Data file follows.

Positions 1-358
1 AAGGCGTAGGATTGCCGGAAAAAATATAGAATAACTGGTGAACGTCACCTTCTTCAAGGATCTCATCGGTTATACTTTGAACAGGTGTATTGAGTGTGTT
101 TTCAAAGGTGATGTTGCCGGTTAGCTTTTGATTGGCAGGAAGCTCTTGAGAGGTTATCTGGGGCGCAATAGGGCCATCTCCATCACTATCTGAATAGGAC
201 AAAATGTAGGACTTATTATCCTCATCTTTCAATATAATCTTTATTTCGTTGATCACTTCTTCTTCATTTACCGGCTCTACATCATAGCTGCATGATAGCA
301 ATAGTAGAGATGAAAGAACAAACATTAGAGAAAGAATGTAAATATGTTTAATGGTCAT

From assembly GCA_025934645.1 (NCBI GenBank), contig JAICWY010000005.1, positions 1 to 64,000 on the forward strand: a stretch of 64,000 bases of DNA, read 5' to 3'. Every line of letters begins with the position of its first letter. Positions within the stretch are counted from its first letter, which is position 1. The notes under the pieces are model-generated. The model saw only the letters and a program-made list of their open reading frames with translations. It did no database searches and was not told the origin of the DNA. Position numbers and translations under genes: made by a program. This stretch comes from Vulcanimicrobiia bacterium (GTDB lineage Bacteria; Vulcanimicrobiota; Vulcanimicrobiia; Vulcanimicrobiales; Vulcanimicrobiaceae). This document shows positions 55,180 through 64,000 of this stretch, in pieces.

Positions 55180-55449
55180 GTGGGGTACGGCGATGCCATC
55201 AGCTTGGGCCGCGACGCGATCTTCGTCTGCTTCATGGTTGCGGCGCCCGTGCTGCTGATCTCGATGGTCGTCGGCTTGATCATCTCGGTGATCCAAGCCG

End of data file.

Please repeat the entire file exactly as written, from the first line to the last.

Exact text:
Positions 1-358
1 AAGGCGTAGGATTGCCGGAAAAAATATAGAATAACTGGTGAACGTCACCTTCTTCAAGGATCTCATCGGTTATACTTTGAACAGGTGTATTGAGTGTGTT
101 TTCAAAGGTGATGTTGCCGGTTAGCTTTTGATTGGCAGGAAGCTCTTGAGAGGTTATCTGGGGCGCAATAGGGCCATCTCCATCACTATCTGAATAGGAC
201 AAAATGTAGGACTTATTATCCTCATCTTTCAATATAATCTTTATTTCGTTGATCACTTCTTCTTCATTTACCGGCTCTACATCATAGCTGCATGATAGCA
301 ATAGTAGAGATGAAAGAACAAACATTAGAGAAAGAATGTAAATATGTTTAATGGTCAT

From assembly GCA_025934645.1 (NCBI GenBank), contig JAICWY010000005.1, positions 1 to 64,000 on the forward strand: a stretch of 64,000 bases of DNA, read 5' to 3'. Every line of letters begins with the position of its first letter. Positions within the stretch are counted from its first letter, which is position 1. The notes under the pieces are model-generated. The model saw only the letters and a program-made list of their open reading frames with translations. It did no database searches and was not told the origin of the DNA. Position numbers and translations under genes: made by a program. This stretch comes from Vulcanimicrobiia bacterium (GTDB lineage Bacteria; Vulcanimicrobiota; Vulcanimicrobiia; Vulcanimicrobiales; Vulcanimicrobiaceae). This document shows positions 55,180 through 64,000 of this stretch, in pieces.

Positions 55180-55449
55180 GTGGGGTACGGCGATGCCATC
55201 AGCTTGGGCCGCGACGCGATCTTCGTCTGCTTCATGGTTGCGGCGCCCGTGCTGCTGATCTCGATGGTCGTCGGCTTGATCATCTCGGTGATCCAAGCCG